“Zachic 4 ” (2006) by Costa Rican composer Alejandro Cardona ( b. 1959– ), which uses Aztec-like materials, is equally well-made, but sounds more instinctive, more extreme, and definitely more exciting, from its expansive floating in time opening song for alto flute, bass clarinet, cello and violin, through its successive three movement lay-out. The “static” opening of its third movement sounds a bit like “Farben” ( Colors ) from Schoenberg’s great and deeply influential Funf Orchesterstucke (1909). Its second movement is full of Stravinsky-like stamping rhythms, and there’s a rapid, wonderfully demented clarinet figure accentuated by the flute above, which gets reprised in the final movement.
“Kukulcan II ” (2007), by American composer David Dzubay ( b.1964- ) uses indigenous-sounding Aztec material – for his own expressive ends. Its textures are clean and open; and like many composers before him — Berlioz most famously in his Symphonie Fantastique — Dzubay uses the Latin chant “Dies Irae ” ( Day of Wrath ) evocatively. His writing here is also generally more linear than the other three composers on “Equinox” , and he uses dramatic cut-offs, which keeps the audience, as in a film or stage score, on edge, expecting , wanting more.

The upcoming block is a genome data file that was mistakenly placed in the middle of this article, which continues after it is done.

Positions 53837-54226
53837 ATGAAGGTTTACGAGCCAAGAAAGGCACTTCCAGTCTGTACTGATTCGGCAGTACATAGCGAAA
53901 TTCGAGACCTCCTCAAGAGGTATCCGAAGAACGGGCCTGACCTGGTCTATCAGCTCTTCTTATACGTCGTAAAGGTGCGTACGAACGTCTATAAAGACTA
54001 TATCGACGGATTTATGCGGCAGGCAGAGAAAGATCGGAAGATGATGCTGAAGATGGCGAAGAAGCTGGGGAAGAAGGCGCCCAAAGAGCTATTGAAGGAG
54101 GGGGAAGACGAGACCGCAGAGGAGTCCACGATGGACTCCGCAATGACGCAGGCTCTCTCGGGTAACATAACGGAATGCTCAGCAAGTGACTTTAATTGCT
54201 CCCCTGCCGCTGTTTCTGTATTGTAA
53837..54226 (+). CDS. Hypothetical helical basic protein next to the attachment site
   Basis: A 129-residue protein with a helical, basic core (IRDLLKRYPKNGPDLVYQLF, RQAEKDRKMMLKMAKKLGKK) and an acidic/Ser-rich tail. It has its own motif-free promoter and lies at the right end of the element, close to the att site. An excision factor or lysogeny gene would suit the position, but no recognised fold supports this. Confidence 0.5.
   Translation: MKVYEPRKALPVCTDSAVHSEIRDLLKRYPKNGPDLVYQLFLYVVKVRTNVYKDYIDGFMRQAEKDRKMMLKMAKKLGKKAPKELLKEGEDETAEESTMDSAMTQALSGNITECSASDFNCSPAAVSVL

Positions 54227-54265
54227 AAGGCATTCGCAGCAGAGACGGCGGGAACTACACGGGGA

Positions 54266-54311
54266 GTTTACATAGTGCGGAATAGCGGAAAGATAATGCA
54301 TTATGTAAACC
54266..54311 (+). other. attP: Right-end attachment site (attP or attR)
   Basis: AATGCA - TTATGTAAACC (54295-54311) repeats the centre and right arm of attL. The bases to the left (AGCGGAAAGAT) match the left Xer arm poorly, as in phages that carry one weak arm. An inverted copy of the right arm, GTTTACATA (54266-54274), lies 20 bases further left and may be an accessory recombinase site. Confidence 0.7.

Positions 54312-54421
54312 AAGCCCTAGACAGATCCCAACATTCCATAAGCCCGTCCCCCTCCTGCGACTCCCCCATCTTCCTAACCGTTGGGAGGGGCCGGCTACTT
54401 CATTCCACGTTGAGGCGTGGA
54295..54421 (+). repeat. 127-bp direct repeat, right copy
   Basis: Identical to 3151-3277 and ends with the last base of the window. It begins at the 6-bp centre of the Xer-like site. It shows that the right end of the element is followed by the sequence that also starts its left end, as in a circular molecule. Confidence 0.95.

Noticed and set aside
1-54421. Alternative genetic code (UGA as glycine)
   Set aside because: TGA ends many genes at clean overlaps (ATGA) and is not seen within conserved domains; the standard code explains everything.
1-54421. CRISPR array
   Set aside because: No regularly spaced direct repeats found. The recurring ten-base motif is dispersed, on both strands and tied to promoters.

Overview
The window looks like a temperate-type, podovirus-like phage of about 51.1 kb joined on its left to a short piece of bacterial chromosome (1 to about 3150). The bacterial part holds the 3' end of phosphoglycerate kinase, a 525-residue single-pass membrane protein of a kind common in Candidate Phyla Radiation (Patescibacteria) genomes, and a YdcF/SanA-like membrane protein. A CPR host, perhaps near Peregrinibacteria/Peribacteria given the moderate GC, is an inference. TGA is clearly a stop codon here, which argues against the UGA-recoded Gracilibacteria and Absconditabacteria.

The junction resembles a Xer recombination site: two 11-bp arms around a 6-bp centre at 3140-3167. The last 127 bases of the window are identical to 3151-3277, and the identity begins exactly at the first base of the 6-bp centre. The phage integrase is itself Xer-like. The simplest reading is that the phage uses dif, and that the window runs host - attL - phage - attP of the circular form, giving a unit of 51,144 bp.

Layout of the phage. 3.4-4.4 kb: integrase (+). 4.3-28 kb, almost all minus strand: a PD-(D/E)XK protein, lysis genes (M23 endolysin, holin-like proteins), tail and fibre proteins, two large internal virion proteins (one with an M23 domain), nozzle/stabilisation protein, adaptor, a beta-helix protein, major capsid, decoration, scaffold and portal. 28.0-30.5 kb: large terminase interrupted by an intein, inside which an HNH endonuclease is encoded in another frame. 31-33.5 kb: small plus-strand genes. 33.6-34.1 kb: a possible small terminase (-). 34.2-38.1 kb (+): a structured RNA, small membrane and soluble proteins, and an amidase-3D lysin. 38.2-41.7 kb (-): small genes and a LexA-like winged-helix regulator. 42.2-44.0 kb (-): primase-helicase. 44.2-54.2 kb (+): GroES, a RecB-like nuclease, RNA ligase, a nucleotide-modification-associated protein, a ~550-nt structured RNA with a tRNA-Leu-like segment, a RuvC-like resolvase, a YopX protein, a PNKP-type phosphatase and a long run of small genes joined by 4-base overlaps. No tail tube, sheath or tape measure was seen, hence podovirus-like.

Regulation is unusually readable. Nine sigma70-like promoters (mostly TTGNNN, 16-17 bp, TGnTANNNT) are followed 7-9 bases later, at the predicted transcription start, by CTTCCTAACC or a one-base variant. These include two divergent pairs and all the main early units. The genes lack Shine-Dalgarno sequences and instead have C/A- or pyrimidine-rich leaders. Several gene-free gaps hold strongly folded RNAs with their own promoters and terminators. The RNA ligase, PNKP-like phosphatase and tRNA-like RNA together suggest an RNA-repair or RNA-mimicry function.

“Denibee”, which is devoted to 7 chamber works by Gabriela Ortiz, couldn’t be more different, and her distinctive voice is heard in each, the expressive range wide, yet classically contained.
From the mercurial “100 Watts ” ( 1998 ) which Ortiz revised in 2012 for 3 members of Onix — Escuer, flute; Fernando Dominguez, bass clarinet; Edith Ruiz, piano — and which they play spectacularly here; to the curling arabesques of “Alejandrias Sonoras ” (2012) for Escuer’s solo flute; to “Tres Toritos ” (2011) for 3 flutes with its 3 sharply contrasted movements, the second ” Tregua ” ( Truce) is especially striking with Escuer’s flute line floating over a nearly motionless bass line provided by Mary-Elizabeth Thompson and Leonardo Bajarno..